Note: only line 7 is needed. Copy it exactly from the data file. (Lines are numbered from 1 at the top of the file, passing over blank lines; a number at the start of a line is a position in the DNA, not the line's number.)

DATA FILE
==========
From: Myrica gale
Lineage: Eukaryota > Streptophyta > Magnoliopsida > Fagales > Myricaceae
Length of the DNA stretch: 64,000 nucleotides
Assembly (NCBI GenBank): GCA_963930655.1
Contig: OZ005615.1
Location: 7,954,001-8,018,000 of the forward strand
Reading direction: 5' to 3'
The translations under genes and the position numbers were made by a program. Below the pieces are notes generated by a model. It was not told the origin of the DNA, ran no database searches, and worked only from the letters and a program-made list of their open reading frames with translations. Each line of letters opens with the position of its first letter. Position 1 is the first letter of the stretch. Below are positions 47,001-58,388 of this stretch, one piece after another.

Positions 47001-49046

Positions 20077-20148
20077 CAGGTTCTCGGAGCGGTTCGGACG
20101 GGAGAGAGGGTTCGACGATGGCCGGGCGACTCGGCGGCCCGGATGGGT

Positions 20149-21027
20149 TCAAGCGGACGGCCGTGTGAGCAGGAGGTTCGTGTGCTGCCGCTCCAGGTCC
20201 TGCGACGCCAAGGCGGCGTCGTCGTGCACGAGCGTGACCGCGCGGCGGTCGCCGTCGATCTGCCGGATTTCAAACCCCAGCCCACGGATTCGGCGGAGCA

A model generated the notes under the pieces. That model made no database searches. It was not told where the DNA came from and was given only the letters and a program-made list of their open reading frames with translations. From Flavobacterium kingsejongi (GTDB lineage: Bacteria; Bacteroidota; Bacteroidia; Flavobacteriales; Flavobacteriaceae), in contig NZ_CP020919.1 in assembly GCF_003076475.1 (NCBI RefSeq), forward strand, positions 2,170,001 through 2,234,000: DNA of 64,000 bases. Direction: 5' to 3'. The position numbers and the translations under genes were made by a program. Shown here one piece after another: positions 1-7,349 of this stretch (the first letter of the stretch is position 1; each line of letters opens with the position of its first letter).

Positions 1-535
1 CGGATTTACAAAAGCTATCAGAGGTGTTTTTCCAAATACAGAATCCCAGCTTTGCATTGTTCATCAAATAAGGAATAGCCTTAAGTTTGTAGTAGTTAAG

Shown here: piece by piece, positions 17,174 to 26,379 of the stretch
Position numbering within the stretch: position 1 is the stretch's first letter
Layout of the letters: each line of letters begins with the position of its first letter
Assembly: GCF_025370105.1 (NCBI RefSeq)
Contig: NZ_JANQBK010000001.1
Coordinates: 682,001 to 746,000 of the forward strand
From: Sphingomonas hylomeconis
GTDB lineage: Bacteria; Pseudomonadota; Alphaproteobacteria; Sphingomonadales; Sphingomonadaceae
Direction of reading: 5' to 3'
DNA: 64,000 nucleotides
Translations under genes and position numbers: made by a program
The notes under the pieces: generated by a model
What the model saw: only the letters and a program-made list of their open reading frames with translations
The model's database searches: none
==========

Reading direction: 5' to 3'